Some said looming Brexit talks also added to the geopolitical risk.

Gold prices have fallen more than 5 percent since the metal failed to sustain a break above its 200-day moving average at around $1,261 in late February.

Silver rose 2.3 percent at $17.22 an ounce.

Platinum was up 2 percent at $951 per ounce while palladium was up 2.2 percent at $760, after tapping a 10-week low.

(Additional reporting by Nallur Sethuraman in Bengaluru; editing by Susan Fenton and Chizu Nomiyama)

(This story has not been edited by Business Standard staff and is auto-generated from a syndicated feed.)

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Gold at one-week high, Fed shows no sign of speeding up rate hikes

NEW YORK/LONDON (Reuters) - Gold rallied more than 1.5 percent to a one-week high on Wednesday, as the U.S. Federal Reserve called for gradual monetary tightening after raising interest rates by an expected 25 basis points for the second time in three months.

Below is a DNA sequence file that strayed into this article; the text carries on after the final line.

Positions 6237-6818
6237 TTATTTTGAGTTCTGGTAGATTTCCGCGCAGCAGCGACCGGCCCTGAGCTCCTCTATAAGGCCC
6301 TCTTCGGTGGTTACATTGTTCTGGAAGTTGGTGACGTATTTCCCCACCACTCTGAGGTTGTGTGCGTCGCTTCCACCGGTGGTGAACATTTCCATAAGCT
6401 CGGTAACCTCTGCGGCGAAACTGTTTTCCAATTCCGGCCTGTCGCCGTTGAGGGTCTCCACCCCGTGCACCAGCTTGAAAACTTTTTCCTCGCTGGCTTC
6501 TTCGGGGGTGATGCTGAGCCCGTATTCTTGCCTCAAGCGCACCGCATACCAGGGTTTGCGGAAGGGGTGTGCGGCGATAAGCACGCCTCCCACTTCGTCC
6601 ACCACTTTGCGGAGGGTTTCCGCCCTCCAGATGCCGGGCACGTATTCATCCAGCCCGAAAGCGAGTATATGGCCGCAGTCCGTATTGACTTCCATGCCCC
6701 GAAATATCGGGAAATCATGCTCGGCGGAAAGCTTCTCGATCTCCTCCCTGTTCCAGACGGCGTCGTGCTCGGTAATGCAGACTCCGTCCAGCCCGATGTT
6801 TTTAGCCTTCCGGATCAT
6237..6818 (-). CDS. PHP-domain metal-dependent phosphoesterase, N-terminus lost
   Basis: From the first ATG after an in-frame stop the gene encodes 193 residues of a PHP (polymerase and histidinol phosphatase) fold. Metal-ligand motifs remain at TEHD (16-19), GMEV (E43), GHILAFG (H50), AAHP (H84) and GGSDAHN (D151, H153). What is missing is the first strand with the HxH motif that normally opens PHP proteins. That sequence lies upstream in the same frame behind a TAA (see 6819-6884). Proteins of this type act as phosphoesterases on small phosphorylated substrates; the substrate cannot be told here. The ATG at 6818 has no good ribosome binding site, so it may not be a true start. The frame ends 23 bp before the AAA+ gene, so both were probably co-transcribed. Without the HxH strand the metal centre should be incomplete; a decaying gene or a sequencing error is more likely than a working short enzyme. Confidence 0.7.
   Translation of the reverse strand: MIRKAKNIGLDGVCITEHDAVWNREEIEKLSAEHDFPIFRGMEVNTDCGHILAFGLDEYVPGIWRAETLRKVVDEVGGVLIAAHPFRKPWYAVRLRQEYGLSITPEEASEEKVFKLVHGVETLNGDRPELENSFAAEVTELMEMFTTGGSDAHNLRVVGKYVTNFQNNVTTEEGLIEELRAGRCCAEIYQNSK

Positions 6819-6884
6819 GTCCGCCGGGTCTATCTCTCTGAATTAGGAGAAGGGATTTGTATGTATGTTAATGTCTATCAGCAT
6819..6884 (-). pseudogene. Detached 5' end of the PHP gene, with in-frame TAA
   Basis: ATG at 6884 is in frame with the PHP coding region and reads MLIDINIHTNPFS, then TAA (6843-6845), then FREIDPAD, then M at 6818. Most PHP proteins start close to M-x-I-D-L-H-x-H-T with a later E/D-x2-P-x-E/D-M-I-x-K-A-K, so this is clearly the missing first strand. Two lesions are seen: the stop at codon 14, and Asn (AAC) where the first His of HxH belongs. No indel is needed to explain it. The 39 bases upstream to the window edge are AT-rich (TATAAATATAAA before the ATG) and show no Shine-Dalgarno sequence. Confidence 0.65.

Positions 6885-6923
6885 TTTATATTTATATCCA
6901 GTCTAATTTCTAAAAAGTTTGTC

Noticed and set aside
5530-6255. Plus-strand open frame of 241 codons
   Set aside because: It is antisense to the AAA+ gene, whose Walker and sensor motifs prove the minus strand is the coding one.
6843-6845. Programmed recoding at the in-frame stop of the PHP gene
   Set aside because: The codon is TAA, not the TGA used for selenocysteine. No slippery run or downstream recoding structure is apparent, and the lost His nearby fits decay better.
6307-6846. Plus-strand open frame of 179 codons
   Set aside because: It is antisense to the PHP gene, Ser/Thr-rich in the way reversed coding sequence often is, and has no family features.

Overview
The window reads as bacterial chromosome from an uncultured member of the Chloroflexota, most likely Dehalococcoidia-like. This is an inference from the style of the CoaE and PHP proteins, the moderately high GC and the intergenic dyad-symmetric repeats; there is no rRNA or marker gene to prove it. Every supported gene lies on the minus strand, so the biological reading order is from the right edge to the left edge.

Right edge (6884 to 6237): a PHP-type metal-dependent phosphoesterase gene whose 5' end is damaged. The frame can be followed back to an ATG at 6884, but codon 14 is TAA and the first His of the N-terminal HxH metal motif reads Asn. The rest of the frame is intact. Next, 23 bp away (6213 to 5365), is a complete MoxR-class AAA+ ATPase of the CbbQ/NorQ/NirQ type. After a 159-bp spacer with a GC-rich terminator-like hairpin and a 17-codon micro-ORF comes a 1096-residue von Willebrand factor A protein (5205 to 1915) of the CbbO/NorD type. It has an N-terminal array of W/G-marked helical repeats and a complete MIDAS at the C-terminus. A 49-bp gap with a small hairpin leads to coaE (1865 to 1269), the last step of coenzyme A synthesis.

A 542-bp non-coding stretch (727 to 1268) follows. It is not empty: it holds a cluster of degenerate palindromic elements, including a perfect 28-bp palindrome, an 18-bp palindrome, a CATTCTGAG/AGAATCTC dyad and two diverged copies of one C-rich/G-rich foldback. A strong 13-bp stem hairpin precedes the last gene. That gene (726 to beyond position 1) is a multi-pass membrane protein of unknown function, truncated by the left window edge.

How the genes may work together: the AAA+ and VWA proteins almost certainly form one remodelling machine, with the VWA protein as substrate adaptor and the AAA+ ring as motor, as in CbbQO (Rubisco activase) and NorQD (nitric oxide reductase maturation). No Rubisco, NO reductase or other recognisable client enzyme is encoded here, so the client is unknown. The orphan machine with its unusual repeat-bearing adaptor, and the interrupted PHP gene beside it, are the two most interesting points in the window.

By Marcy Nicholson and Zandi Shabalala

NEW YORK/(Reuters) - Gold rallied more than 1.5 percent to a one-week high on Wednesday, as the U.S. Federal Reserve called for gradual monetary tightening after raising by an expected 25 basis points for the second time in three months.

The central bank said in its policy statement that further hikes would only be "gradual," with officials sticking to their outlook for two more rate hikes this year and three more in 2018.

The index <.DXY> fell to a two-week low, helping lift gold which is denominated in dollars and so became cheaper for holders of other currencies, while the 10-year Treasury yields tumbled and U.S. stock markets extended gains. [MKTS/GLOB]

Spot gold was up 1.6 percent at $1,217.81 an ounce by 3:01 p.m. EDT (1901 GMT), after rising to $1,219.36, the highest since March 7. It was on track for its biggest one-day jump since September.

U.S. gold futures , which closed ahead of the Fed statement, settled down 0.2 percent at $1,200.70.